CANNES – Like Hollywood studios under the Hays Code from 1934 to 1967, London playwrights under the Lord Chamberlain for eons until 1968, filmmakers in China today must please the authorities before their movies are released to the world.
The Hollywood Reporter’s newly appointed Asian Bureau Chief, Beijing-based Jonathan Landreth, reports today that Chinese director Li Yang is re-editing “Blind Mountain,” which is in the Festival de Cannes sidebar Un Certain Regard, to get a release in China.
Landreth says that the director made at least 20 cuts in the picture, which stars Huang Lu (above) as a young woman who is kidnapped to become a peasant’s bride, in attempts to please the Film Bureau in Beijing.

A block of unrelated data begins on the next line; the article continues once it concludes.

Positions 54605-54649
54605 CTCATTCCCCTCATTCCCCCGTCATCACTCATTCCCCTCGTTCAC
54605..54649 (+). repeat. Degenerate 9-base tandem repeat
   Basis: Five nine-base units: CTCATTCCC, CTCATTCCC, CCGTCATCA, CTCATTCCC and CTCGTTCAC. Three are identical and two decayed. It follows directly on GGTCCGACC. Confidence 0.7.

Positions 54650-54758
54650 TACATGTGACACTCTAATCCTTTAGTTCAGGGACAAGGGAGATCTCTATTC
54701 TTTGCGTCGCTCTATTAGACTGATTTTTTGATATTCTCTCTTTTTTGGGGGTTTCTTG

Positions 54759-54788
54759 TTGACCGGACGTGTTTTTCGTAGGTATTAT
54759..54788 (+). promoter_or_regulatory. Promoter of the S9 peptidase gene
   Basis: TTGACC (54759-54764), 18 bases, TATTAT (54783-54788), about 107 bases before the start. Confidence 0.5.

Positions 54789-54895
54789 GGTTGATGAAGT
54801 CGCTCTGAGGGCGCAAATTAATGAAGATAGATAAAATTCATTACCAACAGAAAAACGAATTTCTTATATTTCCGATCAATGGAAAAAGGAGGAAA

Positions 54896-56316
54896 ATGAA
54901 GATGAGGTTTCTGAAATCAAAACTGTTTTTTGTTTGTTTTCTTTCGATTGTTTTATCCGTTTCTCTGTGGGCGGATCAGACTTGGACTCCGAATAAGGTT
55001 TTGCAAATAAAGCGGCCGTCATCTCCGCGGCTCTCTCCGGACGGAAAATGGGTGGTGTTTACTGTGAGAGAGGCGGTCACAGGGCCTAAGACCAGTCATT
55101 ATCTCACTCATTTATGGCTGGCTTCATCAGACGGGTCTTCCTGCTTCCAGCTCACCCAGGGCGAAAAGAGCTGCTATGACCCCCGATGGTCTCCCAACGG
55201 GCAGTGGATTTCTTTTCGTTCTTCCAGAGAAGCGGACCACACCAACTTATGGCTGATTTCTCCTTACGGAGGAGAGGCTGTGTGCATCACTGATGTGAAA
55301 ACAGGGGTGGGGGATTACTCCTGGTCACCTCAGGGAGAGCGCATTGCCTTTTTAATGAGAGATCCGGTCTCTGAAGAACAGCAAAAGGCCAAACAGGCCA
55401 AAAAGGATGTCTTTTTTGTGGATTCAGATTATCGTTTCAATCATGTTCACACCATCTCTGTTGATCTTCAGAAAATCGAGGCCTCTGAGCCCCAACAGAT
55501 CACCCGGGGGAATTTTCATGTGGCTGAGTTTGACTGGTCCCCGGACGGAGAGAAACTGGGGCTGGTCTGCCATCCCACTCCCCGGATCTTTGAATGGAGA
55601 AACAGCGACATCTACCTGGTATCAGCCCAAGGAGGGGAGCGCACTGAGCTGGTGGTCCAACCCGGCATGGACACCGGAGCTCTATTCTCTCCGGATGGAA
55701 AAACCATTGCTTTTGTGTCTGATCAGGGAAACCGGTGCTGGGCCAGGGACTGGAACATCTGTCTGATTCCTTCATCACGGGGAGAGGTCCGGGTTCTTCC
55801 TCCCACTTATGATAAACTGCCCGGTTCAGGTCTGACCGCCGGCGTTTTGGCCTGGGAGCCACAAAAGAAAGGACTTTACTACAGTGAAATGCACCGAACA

Li said in an interview: “Every time it was submitted, new suggestions came back. It was very difficult to get permission to come here.”
The version screened in Cannes included a scene in which a baby girl was drowned in a pond, abandoned because she wasn’t a boy. It also has a scene very critical of the corruption of the Chinese health system and the ending is not one likely to please Beijing.
Here’s how my review of the film begins in The Hollywood Reporter:
CANNES — Massive applause broke out at the end of the first press screening of Li Yang’s extraordinary film “Blind Mountain,” and it was as much for its final act as for the quality of the picture.
Even though Chinese authorities forced the director to make many cuts before it could be shown in Cannes, the movie retains enormous political impact as well as being a moving drama.
It tells what has been a sadly familiar story in China where hundreds of thousands of women and children have been abducted and sold into slavery. Few of them escape or are rescued. The film’s economical style, vivid cinematography and tremendous acting should attract audiences far and wide.